Antiterrorism efforts must ultimately be judged by whether they prevent attacks. Criminal prosecutions aimed at low-level conspirators are unlikely to have any deterrent effect. They are as likely to be effective against bin Laden and his leadership as the fantasy prosecutions of Carmen San Diego. They take years to complete and may take place after additional attacks have been launched. They cannot be expected to shut down terrorist organizations operating in hostile and uncooperative states such as Afghanistan. Nor is Afghanistan likely to be convinced by successful prosecutions to surrender bin Laden; the Afghan information ministry condemned the embassy bombing convictions as "unfair" and promised not to hand over bin Laden "under any circumstances," calling him "a great holy warrior of Islam and a great benefactor of the Afghan people."
Criminal prosecutions are especially ineffective in deterring fundamentalist terrorist groups able to recruit individuals willing to sacrifice their lives in suicide bombings. These terrorists are not "cowards," as U.S. officials sometimes assert; they are crazed killers, wholly prepared for the ultimate sacrifice. In any case, although some will cooperate rather than face life imprisonment or death, Al Qaeda and similar organizations limit the damage any one individual can inflict by functioning in loosely knit groups.
The U.S. government must adopt what former secretary of state George P. Shultz has called a more proactive approach. To treat bin Laden as an enemy of the United States requires more than the prosecution of underlings or even a freeze on Al Qaeda’s assets and economic sanctions against Afghanistan. It requires a shift in attitude, from one of responding to terrorist attacks as ordinary crimes to one of attempting directly to prevent terrorist groups from carrying out their threats. This shift requires taking security standards much more seriously, urgently developing defensive technologies, and above all using force sufficient to deter or prevent specific threats. We need a president who orders his staff to end the threat and a staff that is capable of implementing his order.
"It is time to deal with bin Laden and his conspirators not merely as criminals but as enemies of the United States."
Recent terrorist attacks have been successful because of a reckless indifference to security standards. Khobar Towers, the U.S. military housing complex near Dhahran, Saudi Arabia, and the U.S. embassy in Nairobi, Kenya, lacked essential perimeter protection. The USS Cole was successfully attacked on October 12, 2000, because inadequate security allowed an unknown vessel to come close enough to blow a hole in its hull and kill 17 sailors. The World Trade Center bombing in 1993 might have been prevented if Arabic-language documents seized earlier from terrorists had been translated. The terrorists who destroyed the World Trade Center and part of the Pentagon were able to seize four of the four planes they targeted.
Lapses such as these would not be tolerated if U.S. officials treated terrorist attacks as the national security threats they are. Moreover, the United States needs not only to prevent lapses but also urgently to develop measures to reduce the risk of human error. The CIA and FBI have confirmed that Al Qaeda is attempting to obtain weapons of mass destruction, and several Islamic states that tolerate or encourage anti-Western terrorism have already developed capacities that could lead to even more devastating attacks.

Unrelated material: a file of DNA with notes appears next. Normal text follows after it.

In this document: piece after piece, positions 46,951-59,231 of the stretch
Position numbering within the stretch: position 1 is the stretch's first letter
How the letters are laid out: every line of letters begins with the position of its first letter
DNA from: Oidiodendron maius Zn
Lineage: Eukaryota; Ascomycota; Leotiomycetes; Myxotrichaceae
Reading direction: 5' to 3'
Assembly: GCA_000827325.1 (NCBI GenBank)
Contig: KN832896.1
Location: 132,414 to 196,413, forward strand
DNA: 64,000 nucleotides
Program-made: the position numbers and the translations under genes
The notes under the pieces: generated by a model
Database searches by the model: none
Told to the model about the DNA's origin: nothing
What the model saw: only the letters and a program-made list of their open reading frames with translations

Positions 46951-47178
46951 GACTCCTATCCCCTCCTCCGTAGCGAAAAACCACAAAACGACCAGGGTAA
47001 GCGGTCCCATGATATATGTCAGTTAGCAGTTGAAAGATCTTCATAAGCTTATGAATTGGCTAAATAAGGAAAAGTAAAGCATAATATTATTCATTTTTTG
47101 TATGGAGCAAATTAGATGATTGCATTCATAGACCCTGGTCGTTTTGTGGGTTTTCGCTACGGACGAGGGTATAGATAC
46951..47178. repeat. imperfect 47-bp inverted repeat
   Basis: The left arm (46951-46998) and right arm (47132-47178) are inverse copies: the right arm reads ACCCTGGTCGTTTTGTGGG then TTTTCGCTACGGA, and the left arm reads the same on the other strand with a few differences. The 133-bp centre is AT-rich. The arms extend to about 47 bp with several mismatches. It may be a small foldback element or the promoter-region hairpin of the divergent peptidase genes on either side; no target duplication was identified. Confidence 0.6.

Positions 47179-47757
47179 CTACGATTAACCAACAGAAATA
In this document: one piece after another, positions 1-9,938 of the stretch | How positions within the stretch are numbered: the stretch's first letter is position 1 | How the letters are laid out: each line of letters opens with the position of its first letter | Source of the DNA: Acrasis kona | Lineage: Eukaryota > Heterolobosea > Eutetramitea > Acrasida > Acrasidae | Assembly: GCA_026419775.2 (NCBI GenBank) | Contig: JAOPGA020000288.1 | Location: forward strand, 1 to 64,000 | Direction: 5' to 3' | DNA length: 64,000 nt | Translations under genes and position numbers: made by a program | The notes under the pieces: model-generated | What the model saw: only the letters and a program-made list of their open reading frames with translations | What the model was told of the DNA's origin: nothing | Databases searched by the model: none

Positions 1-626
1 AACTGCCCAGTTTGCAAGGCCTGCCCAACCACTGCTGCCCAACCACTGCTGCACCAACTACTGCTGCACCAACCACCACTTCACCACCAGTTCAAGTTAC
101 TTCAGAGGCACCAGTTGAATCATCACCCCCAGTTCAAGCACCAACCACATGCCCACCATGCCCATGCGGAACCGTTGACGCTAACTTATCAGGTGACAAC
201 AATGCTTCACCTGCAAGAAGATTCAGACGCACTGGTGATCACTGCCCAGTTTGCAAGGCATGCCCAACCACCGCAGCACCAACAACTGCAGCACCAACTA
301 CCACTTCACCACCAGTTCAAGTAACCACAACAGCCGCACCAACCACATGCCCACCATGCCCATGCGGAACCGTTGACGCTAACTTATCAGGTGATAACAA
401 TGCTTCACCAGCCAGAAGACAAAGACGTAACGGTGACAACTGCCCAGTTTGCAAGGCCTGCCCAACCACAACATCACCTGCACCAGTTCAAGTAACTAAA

Force is the essential method of protection when all else fails. Every recent U.S. president has properly concluded that necessary and proportionate force may lawfully be used in foreign territory to prevent attacks by terrorists given sanctuary there. Nor is it correct to claim that an attack aimed at Osama bin Laden would be an attempt to "assassinate" him. The concept of assassination as a limit on the use of force precludes acts that amount to murder; it does not limit the use of force in self-defense.
Resorting to force, even when lawful, does require great care. Mistakes or excessive collateral damage can undermine its potential effectiveness. Although the United States is free to act unilaterally in its self-defense, it must be prepared to defend its actions or to admit and pay for its mistakes. In 1988 President George H. W. Bush apologized for the destruction of an Iranian passenger airliner—which killed all 290 people aboard—by a U.S. Navy warship and negotiated a settlement with Iran.
Ultimately, it is not any legal inhibition that accounts for the U.S. policy of prosecuting rather than destroying international terrorist groups. Rather, it is the claim that such attacks lead to reprisals against the United States, creating a cycle of violence and making terrorists like bin Laden heroes in the eyes of Muslim militants. People cite in this connection the bombing of Pan Am 103 by Libya, allegedly in retaliation for the bombing years earlier of Colonel Muammar Qaddafi’s headquarters. It is true that attacks on militant groups in foreign states may lead to further terrorist attacks. But it is also clear that militants who publicly commit themselves to attack U.S. targets are not going to be deterred by criminal prosecutions and can only be stopped through effective action. The bombing of Tripoli was in fact effective because it stopped Qaddafi from carrying out several attacks that he was planning at the time. The key to success is not merely to attack but to attack until the capacity of the group involved to commit acts of terror is destroyed. In no form of real warfare would a combatant expect an enemy to cease its attacks merely because of a single, largely symbolic use of force, such as President Clinton’s strike against bin Laden in Afghanistan.
Furthermore, the claim that attacks on terrorists risk violent responses is equally applicable to criminal prosecutions. A criminal-law strategy is as likely to anger terrorists as attacks aimed at destroying them, and public trials equally serve to make them heroes in the eyes of militants.
Only in the world of computer games can we expect to avoid the real risks of confronting an enemy. It is time to stop playing games and to give bin Laden and Al Qaeda the attention they deserve. Let us stop talking about "bringing them to justice" and start doing what justice requires.
Read remarks made by George Shultz during an interview on CNN hours after the attacks on the World Trade Center and the Pentagon on September 11, 2001.